Perilous times 

Editor's note: While many pundits paint Middle Eastern conflicts in broad strokes, University of Michigan history professor Juan Cole, on his blog Informed Comment, is more of a pointillist, offering analysis steeped in detail. This piece, which examines how the fighting in Lebanon could affect the U.S. position in Iraq, is a prime example of the importance he places on nuances that others often overlook.

 

The U.S. punditocracy and ruling elite is fixated on Hizbullah as a "terrorist group" even though the organization hasn't engaged in international terror against American civilians in many years. What they forget about Hizbullah is that it is also a Shiite religious party, and that that is how it is perceived for the most part by Iraqi Shiites. Some 45 percent of Lebanese are probably Shiites.

The other thing to remember is that the United States is now a Shiite power in part, insofar as it semi-rules a Shiite-majority country, Iraq.

The Associated Press last week carried the story that Grand Ayatollah Ali Sistani [the most senior Shia cleric in Iraq] has demanded an immediate cease-fire in Israel's war on Lebanon, in the wake of the Qana massacre:

"Islamic nations will not forgive the entities that hinder a cease-fire," al-Sistani said in a clear reference to the United States.

"It is not possible to stand helpless in front of this Israeli aggression on Lebanon,'' he added. "If an immediate cease-fire in this Israeli aggression is not imposed, dire consequences will befall the region.''

Sistani had earlier condemned Israeli air raids on Lebanon but had confined himself to ordering the Iraqi Shiite religious establishment to provide aid to victims of the war in Lebanon.

Sistani's statements of early Monday morning (which are not yet reflected at his Web site in Arabic) go substantially beyond his earlier statement.

Several questions arise: 1) Why is Sistani speaking like this? 2) What can he do about it all? and 3) What are the possible consequences if he turns anti-American in practice, not just in rhetoric, as in the past?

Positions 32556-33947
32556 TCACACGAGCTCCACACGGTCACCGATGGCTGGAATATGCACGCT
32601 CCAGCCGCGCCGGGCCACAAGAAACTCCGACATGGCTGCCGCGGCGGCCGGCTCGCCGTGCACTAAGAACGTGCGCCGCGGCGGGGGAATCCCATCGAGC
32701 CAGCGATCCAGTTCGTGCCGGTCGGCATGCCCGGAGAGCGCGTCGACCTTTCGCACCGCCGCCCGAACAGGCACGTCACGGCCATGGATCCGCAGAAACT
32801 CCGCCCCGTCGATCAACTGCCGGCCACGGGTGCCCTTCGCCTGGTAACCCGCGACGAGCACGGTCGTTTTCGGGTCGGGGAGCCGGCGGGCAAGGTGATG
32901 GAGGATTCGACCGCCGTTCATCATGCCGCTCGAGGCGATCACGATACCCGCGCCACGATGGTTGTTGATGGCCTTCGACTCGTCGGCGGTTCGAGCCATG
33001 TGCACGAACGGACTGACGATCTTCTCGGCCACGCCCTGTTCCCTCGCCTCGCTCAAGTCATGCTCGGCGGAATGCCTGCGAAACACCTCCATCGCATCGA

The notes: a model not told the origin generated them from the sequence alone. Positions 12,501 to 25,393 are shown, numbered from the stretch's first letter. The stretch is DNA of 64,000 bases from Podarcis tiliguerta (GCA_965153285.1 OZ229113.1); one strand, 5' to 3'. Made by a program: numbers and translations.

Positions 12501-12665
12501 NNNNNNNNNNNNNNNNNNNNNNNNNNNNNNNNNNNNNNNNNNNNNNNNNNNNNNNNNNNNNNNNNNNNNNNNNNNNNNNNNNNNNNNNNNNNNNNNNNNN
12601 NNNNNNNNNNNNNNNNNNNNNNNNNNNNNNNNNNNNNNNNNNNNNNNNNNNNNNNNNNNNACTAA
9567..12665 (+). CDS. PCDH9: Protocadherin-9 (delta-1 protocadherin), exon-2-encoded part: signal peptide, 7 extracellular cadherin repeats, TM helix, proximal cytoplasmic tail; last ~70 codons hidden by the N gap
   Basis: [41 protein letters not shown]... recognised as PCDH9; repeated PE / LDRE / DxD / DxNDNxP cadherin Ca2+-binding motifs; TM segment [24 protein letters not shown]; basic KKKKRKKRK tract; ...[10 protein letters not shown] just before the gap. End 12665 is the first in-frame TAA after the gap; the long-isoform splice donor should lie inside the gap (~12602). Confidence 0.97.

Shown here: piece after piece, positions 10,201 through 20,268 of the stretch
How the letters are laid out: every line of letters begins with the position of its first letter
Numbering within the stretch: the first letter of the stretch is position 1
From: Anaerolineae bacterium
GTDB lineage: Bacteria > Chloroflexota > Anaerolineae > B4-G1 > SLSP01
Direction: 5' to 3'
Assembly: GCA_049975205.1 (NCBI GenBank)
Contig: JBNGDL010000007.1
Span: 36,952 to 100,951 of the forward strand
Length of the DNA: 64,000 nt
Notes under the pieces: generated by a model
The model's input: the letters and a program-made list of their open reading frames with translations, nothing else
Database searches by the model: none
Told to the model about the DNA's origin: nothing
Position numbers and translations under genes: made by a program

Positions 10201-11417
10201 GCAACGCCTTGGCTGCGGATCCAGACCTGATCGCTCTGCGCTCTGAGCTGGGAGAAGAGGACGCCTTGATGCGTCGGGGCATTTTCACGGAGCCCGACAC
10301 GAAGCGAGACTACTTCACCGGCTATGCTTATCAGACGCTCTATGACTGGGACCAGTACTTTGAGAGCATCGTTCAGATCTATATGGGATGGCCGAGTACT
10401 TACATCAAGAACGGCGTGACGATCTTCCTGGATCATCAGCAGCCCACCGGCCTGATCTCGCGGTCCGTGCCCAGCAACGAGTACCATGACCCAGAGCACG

Sistani is taking such a hard line on this issue not only because he feels strongly about it (his fatwa against the Jenin operation of 2002 was vehement) but also because he is in danger of being outflanked by Muqtada al-Sadr. Sadr's Mahdi Army is said to be "boiling" over the Israeli war on Hizbullah, since, after all, the Sadrists are also fundamentalist Shiites and they identify with the Lebanese Hizbullah. There have already been big demonstrations in Baghdad against the Israeli attacks, to which Sadrists flocked but probably also other Shiites.

Sistani cannot allow Muqtada to monopolize this issue, or the young cleric's legitimacy will grow among the angry Shiite masses at the expense of Sistani's.

Sistani is not linked to Hizbullah, which is strongly Khomeinist in orientation. Sistani largely rejects Khomeinism [government ruled by Islamic clerics]. He told an Iraqi acquaintance of mine, "Even if I must be wiped out, I will not allow Iraq to repeat the Iranian experience." When Sistani had his heart problems in summer 2004, he flew to London via Beirut. He stopped in Beirut for several hours, and Nabih Berri came out to the airport to consult with him. Berri is the speaker of the Lebanese parliament and the leader of the Amal Party. Amal is the party of the secularizing, moderate Lebanese Shiites. It was more militant in the 1980s but it mellowed.

So Sistani's political ties in Lebanon go to Amal much more than to Hizbullah. Sistani has many followers or "emulators" (muqallidun) among the Lebanese Shiites, though the hardcore Hizbullahis tend to follow Supreme Jurisprudent Ali Khamenei of Iran instead. Some Lebanese Shiites follow the Lebanese grand ayatollah, Husain Fadlullah.